There seems to be an opinion that manumission of slaves was practiced by all Muslims. It may have been but we won’t know if manumission always equaled capture quantitatively. Male slaves were always less in demand and were freed more than female slaves. A female slave didn’t automatically gain freedom if she bore a child. That happened only upon the master’s death. He could free her, but we again don’t know how popular that was. I see it in another light, bearing a child may have meant being bound to a man forever. If a woman detested her owner, having his child may have caused more problems as long as he lived.

    In Islam a man and a woman have to like each other to remain married. That right wasn’t given to the slaves. They had to have sex with their owners even if they may not have liked them at all. The worst part is that the owner decided whether his slave could remain married to her husband or not. If his desire for her was too strong he could order that the marriage was dissolved upon her capture. These are issues which are best neglected because they are too hard to justify.

    • Metis says:

      I don’t know what to say, Seema. I have always found this topic very difficult to deal with which is why I try to avoid talking about it, but I also feel we do injustice to these poor women and aid in their rape by keeping mum out of fear that the topic may backtrack 14centuries.

  9. sarah says:

    I would be interested to know if Concubinage was condoned by the early Muslims. It is my understanding that even bondswomen were married although the terms of their dower were different. However, there was some form of marriage ceremony for these women.
    Did Mulsim men who were companions have physical relations with prisoners of war? I understood that all physical relations without marriage were prohibited. Also, did the Prophet have loads of concubines? Again, my undestanding is that he had many wives (even freed slaves) but not concubines.

    It is a significant issue for Muslim feminists because it cuts to the heart of the treatment and rights of women.

    • Metis says:

      Sarah, I don’t know if it was “condoned” but it was accepted and even looked forward to in times of war. There are numerous data in hadith and seerah and biographies of the Companions on it. Concubines weren’t legal wives and nikah didn’t take place with them unless they were freed first in which case their freedom was often their Mahr. They also didn’t receive any Mahr and remained slaves until and unless they bore their masters’ children like Seema mentioned above.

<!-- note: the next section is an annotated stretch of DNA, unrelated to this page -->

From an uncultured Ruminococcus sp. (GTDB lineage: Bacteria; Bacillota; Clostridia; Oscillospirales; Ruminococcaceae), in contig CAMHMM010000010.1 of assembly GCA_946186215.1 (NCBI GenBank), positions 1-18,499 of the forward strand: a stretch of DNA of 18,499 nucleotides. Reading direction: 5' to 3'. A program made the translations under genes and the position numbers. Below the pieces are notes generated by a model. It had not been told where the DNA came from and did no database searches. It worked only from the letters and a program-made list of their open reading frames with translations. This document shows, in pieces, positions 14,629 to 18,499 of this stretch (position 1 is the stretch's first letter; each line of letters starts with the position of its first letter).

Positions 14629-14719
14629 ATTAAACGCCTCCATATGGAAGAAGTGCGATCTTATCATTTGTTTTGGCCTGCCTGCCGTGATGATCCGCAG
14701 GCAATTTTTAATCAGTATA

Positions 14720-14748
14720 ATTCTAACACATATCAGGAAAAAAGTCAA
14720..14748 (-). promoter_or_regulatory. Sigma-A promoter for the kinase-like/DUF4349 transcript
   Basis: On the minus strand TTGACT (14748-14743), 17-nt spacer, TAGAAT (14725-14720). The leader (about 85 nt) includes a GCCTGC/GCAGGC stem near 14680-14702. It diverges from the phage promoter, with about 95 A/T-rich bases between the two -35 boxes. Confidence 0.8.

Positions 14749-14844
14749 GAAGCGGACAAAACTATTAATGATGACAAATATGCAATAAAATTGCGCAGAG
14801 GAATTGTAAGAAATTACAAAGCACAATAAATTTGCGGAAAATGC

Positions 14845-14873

Different seerahs give different number of Prophet’s concubines, but he did have slaves as well as wives. Raihana is the famous example who refused to convert to Islam and refused to marry the Prophet so she lived as his slave. Majority of scholars also believe that Maria was not a wife.

      “Did Mulsim men who were companions have physical relations with prisoners of war?”

      Yes.

  10. […] Slaves, concubines, and housemaids « Metis’ Blog on Muslim Feminists. […]

  11. Lat says:

    I’m really saddened to read about alllll this! I know that domestic maids are abused everywhere but they get to be treated worst in gulf states,as I’m told and thru several readings.

    If what they do stems from how they practice and believe,as in religion,then it’s a very serious issue.Scholars need to talk about this and not avade it.But that’s the problem.They don’t do it and don’t let Muslim women do it either.I thought the late Cairo Mufti was a little more brave when he disallowed women in the university to stop wearing niqabs,citing cultural issues. If this matter of concubinage etc was talked in their circles too then maybe we can look forward to changes regarding these women.It’s their silence that’s enforcing these stereotypes.

    In my region,certainly such issues of concubinage doesn’t happen but abuse does.And this itself is a major concern.And there’ ve plenty of aritcles regarding pregnant maids being send back to their homes and Arab employers are bombarded for their attittude to women.So feminist groups do play their part here.It’s the government that needs to be persuaded to make the necessary changes to protect the welfare of these domestic maids working in foreign lands.